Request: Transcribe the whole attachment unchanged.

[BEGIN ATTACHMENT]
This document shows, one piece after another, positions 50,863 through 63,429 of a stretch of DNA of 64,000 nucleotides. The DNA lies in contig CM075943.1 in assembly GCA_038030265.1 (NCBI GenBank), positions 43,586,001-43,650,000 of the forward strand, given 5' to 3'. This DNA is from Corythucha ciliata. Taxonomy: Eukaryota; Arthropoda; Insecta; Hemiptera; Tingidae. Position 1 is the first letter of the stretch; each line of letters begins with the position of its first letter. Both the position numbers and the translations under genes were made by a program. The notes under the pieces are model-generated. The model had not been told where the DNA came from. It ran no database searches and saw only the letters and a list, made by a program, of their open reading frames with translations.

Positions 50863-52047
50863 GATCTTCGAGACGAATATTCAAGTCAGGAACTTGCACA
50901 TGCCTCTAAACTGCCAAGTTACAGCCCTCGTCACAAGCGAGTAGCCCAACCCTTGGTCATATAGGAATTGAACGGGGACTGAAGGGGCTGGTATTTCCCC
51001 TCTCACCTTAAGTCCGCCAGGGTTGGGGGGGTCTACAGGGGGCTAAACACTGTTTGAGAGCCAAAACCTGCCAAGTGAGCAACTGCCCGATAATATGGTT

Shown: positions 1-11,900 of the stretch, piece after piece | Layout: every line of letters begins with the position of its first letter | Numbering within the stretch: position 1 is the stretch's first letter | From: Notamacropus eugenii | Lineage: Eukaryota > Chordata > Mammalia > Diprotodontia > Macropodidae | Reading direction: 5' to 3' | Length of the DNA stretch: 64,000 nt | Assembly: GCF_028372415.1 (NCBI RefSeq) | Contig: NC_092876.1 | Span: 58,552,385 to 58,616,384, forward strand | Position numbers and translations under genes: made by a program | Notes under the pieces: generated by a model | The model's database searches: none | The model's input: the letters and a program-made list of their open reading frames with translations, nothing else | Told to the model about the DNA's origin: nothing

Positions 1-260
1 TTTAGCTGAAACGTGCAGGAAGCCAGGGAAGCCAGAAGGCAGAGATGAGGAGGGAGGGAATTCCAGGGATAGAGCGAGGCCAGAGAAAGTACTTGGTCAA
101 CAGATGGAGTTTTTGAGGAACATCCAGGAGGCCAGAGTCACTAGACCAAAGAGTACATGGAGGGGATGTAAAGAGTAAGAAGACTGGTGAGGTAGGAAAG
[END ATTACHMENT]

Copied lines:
This document shows, one piece after another, positions 50,863 through 63,429 of a stretch of DNA of 64,000 nucleotides. The DNA lies in contig CM075943.1 in assembly GCA_038030265.1 (NCBI GenBank), positions 43,586,001-43,650,000 of the forward strand, given 5' to 3'. This DNA is from Corythucha ciliata. Taxonomy: Eukaryota; Arthropoda; Insecta; Hemiptera; Tingidae. Position 1 is the first letter of the stretch; each line of letters begins with the position of its first letter. Both the position numbers and the translations under genes were made by a program. The notes under the pieces are model-generated. The model had not been told where the DNA came from. It ran no database searches and saw only the letters and a list, made by a program, of their open reading frames with translations.

Positions 50863-52047
50863 GATCTTCGAGACGAATATTCAAGTCAGGAACTTGCACA
50901 TGCCTCTAAACTGCCAAGTTACAGCCCTCGTCACAAGCGAGTAGCCCAACCCTTGGTCATATAGGAATTGAACGGGGACTGAAGGGGCTGGTATTTCCCC
51001 TCTCACCTTAAGTCCGCCAGGGTTGGGGGGGTCTACAGGGGGCTAAACACTGTTTGAGAGCCAAAACCTGCCAAGTGAGCAACTGCCCGATAATATGGTT

Shown: positions 1-11,900 of the stretch, piece after piece | Layout: every line of letters begins with the position of its first letter | Numbering within the stretch: position 1 is the stretch's first letter | From: Notamacropus eugenii | Lineage: Eukaryota > Chordata > Mammalia > Diprotodontia > Macropodidae | Reading direction: 5' to 3' | Length of the DNA stretch: 64,000 nt | Assembly: GCF_028372415.1 (NCBI RefSeq) | Contig: NC_092876.1 | Span: 58,552,385 to 58,616,384, forward strand | Position numbers and translations under genes: made by a program | Notes under the pieces: generated by a model | The model's database searches: none | The model's input: the letters and a program-made list of their open reading frames with translations, nothing else | Told to the model about the DNA's origin: nothing

Positions 1-260
1 TTTAGCTGAAACGTGCAGGAAGCCAGGGAAGCCAGAAGGCAGAGATGAGGAGGGAGGGAATTCCAGGGATAGAGCGAGGCCAGAGAAAGTACTTGGTCAA
101 CAGATGGAGTTTTTGAGGAACATCCAGGAGGCCAGAGTCACTAGACCAAAGAGTACATGGAGGGGATGTAAAGAGTAAGAAGACTGGTGAGGTAGGAAAG